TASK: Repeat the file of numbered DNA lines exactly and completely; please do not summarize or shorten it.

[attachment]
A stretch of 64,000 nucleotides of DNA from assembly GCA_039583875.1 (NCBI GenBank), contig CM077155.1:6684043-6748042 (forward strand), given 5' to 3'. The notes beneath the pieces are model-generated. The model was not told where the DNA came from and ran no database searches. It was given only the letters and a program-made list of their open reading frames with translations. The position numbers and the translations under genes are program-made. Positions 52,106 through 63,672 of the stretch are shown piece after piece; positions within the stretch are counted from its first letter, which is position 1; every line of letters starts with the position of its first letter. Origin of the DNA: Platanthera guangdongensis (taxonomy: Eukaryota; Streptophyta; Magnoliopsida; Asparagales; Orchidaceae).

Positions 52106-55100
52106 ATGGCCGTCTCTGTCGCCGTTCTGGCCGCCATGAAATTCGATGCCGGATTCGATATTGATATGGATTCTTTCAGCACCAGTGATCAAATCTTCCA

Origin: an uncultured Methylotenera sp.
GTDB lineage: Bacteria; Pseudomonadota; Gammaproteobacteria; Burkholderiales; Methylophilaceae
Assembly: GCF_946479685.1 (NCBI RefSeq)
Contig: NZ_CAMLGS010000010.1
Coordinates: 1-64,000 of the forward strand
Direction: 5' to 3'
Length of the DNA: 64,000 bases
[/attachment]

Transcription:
A stretch of 64,000 nucleotides of DNA from assembly GCA_039583875.1 (NCBI GenBank), contig CM077155.1:6684043-6748042 (forward strand), given 5' to 3'. The notes beneath the pieces are model-generated. The model was not told where the DNA came from and ran no database searches. It was given only the letters and a program-made list of their open reading frames with translations. The position numbers and the translations under genes are program-made. Positions 52,106 through 63,672 of the stretch are shown piece after piece; positions within the stretch are counted from its first letter, which is position 1; every line of letters starts with the position of its first letter. Origin of the DNA: Platanthera guangdongensis (taxonomy: Eukaryota; Streptophyta; Magnoliopsida; Asparagales; Orchidaceae).

Positions 52106-55100
52106 ATGGCCGTCTCTGTCGCCGTTCTGGCCGCCATGAAATTCGATGCCGGATTCGATATTGATATGGATTCTTTCAGCACCAGTGATCAAATCTTCCA

Origin: an uncultured Methylotenera sp.
GTDB lineage: Bacteria; Pseudomonadota; Gammaproteobacteria; Burkholderiales; Methylophilaceae
Assembly: GCF_946479685.1 (NCBI RefSeq)
Contig: NZ_CAMLGS010000010.1
Coordinates: 1-64,000 of the forward strand
Direction: 5' to 3'
Length of the DNA: 64,000 bases